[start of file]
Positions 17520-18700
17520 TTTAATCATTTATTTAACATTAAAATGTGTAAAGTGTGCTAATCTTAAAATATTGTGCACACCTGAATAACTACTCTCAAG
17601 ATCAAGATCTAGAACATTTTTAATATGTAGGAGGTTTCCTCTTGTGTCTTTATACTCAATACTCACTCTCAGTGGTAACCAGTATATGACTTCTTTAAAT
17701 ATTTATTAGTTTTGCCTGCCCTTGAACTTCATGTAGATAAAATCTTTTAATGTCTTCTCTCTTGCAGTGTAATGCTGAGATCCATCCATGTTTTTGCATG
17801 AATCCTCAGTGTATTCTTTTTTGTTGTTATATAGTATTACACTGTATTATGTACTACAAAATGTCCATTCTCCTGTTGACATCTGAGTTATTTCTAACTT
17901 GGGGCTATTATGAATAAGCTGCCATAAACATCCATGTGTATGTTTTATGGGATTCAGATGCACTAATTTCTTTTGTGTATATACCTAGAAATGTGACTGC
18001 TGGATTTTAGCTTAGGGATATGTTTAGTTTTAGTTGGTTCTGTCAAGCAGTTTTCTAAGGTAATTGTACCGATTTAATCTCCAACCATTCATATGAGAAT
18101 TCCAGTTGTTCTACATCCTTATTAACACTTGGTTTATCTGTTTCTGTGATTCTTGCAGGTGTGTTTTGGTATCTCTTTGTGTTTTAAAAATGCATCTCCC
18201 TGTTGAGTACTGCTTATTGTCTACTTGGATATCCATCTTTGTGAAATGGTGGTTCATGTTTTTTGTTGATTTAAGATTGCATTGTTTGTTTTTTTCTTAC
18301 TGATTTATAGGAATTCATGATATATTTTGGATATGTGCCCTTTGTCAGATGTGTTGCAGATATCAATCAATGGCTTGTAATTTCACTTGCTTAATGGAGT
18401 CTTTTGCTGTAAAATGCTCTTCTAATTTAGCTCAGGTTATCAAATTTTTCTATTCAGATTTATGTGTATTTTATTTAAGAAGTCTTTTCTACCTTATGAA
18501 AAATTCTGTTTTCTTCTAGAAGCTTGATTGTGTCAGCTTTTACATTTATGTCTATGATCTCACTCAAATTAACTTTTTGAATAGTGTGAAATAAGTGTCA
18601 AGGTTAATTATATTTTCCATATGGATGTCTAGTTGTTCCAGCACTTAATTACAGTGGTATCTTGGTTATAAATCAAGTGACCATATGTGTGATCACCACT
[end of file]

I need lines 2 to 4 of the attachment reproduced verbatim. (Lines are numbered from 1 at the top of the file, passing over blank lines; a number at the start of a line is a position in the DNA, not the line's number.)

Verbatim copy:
17520 TTTAATCATTTATTTAACATTAAAATGTGTAAAGTGTGCTAATCTTAAAATATTGTGCACACCTGAATAACTACTCTCAAG
17601 ATCAAGATCTAGAACATTTTTAATATGTAGGAGGTTTCCTCTTGTGTCTTTATACTCAATACTCACTCTCAGTGGTAACCAGTATATGACTTCTTTAAAT
17701 ATTTATTAGTTTTGCCTGCCCTTGAACTTCATGTAGATAAAATCTTTTAATGTCTTCTCTCTTGCAGTGTAATGCTGAGATCCATCCATGTTTTTGCATG